The bilingual language of love

August 16, 1999|By Dana Calvo | Dana Calvo,KNIGHT RIDDER/TRIBUNE

MIAMI -- The city where people make deals, dinner and love in two languages now has its own bilingual bodice-rippers.

The country's first line of Spanish-English romance novels arrives in bookstores this month, with two of the four stories about Cuban lovers in Miami.

The series will be rolled out as "Encanto Romances," with the Spanish story followed by its English translation in each book.

"Love is a universal thing," said Diane Stockwell, editor of Encanto Romances. "It's just as steamy and emotionally strong as love stories for other cultures."

"Forever True," or "Solo Tuya," follows the adventures of Elena Garcia, a spunky Cuban-American law school dropout who waits tables in South Beach. By chance, she runs into Antonio. He was her high school sweetheart, the boy whose arm she held as she walked into her own quinceanera, the Latin celebration of a girl's 15th birthday.

They fall in love, but before they can follow their dreams to New York City they must triumph over her doubting mother.

The author, Elaine Alberro, 39, has always written about Latinas in love and the conflict with their mothers.

"People said there was no place in the market for it. But I kept doing it, because I could relate to it," she said, speaking from her office in Miami where she is a part-time accountant.

Separating from their parents can be particularly traumatic for Latin women.

"In Latins, it's embedded in us to be obedient to our parents," Alberro said.

"My favorite scene is at the end, when Elena realizes that she needs to be independent and follow her own heart rather than be influenced by what her family's needs are. That's what I felt. Every Latin woman can relate to it."

Kensington Publishing, the country's No. 2 romance publisher behind Harlequin, will roll out 80,000 copies of each book.

The idea for bilingual Hispanic romance novels evolved from a 1994 project called "Arabesque," a line of romance novels geared toward African-American women. Its success portended high revenues from targeting niche groups, Stockwell said.

"Harlequin is doing translation, but it's straight translations. No one's conceived a line from the beginning with Latino authors and themes," Stockwell said.

The Encanto series was unveiled at last week's national Romance Writers of America convention in Chicago. The publisher already has a distribution deal in Spain and is completing a deal for audio books.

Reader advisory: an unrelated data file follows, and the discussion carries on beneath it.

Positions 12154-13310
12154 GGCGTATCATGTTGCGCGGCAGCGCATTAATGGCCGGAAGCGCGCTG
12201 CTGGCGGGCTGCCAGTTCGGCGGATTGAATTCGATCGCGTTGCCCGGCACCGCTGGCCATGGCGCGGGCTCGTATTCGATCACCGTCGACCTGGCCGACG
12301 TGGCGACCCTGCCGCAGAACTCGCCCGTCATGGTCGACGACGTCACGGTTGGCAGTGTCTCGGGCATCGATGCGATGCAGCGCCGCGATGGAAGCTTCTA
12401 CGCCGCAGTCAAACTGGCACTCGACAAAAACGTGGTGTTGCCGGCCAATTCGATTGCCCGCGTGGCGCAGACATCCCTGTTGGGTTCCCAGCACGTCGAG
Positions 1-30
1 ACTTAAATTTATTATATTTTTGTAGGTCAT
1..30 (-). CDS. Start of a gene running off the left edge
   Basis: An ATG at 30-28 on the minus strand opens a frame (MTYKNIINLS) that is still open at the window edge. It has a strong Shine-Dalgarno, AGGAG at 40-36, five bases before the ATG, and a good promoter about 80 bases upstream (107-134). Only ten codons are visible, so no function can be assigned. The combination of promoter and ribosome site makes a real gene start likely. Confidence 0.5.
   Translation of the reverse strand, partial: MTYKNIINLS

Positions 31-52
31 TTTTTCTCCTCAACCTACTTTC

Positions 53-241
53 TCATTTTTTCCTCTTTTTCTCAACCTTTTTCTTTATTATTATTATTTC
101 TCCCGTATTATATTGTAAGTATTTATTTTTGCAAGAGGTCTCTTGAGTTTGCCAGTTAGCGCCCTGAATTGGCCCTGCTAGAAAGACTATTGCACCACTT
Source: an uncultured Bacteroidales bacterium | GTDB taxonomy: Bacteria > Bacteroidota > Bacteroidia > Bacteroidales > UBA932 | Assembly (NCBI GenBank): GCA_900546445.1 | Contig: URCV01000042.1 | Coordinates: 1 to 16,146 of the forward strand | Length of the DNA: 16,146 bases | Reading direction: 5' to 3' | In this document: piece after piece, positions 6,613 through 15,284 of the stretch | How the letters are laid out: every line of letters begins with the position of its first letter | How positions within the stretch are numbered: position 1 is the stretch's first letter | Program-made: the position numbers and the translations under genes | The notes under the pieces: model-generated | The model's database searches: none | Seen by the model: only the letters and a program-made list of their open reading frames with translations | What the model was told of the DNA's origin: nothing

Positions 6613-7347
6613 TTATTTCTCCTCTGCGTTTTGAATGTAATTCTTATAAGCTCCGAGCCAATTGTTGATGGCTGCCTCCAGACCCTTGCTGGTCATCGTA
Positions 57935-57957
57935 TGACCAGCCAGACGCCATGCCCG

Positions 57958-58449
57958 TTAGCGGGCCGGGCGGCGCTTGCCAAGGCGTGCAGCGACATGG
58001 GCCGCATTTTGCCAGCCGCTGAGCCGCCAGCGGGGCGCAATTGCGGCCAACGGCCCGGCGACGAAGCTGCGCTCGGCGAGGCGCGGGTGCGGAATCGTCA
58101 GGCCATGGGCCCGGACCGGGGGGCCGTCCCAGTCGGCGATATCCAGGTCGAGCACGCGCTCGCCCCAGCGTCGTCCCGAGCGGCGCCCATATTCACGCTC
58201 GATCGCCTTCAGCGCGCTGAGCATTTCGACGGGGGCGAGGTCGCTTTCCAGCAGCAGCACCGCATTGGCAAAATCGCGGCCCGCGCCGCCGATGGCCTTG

Charis McEachern, spokeswoman for Romance Writers of America, a national association, said romance fiction sales grow "slow and steady" at 1 percent annually.

Romance fiction, which McEachern defined as "a monogamous love story of one heroine and one hero with a happy ending and no adultery," accounts for 53 percent of all mass-market paperback fiction sales.

No one seems willing to make sales projections for a series that taps into the fastest-growing population in the United States.

The trick, according to author Caridad Scordato, is not just to write about love and lust, but to write about class clashes, too -- an increasingly complex conflict among Hispanics in the United States.

Scordato's book "Now and Always" or "Para Siempre" is the love story of Connie Gonzalez, a "Marielita," one of a large number of refugees from Fidel Castro's Cuba who arrived in Florida in the early 1980s, and Victor, the son of wealthy Cubans well-established in Miami.

In one scene, the couple meets for dinner at Versailles, the most famous Cuban coffee joint in Miami's Little Havana neighborhood.

In small talk laced with common Spanish phrases, they both order Cuban sandwiches. Connie orders a mango milkshake, and the blue-eyed Victor orders a mamey milkshake.

But as Connie and Victor's feelings intensify, so does their physical relationship.

In vivid language, the reader sees Connie and Victor's sweaty, breathless sex scenes.

In the end, it is Victor's social-climbing mother who threatens to sabotage their relationship.

She has bigger plans for her upper class son than to marry Connie, who must rise above the negative stereotype of many members of the Mariel Boatlift.

"She makes it clear to him that Connie is not the type of girl he should marry," said Scordato, who was born in Cuba.

"That's what makes Connie so brave. She has to prove things to herself, and then to the rest of the world, too."

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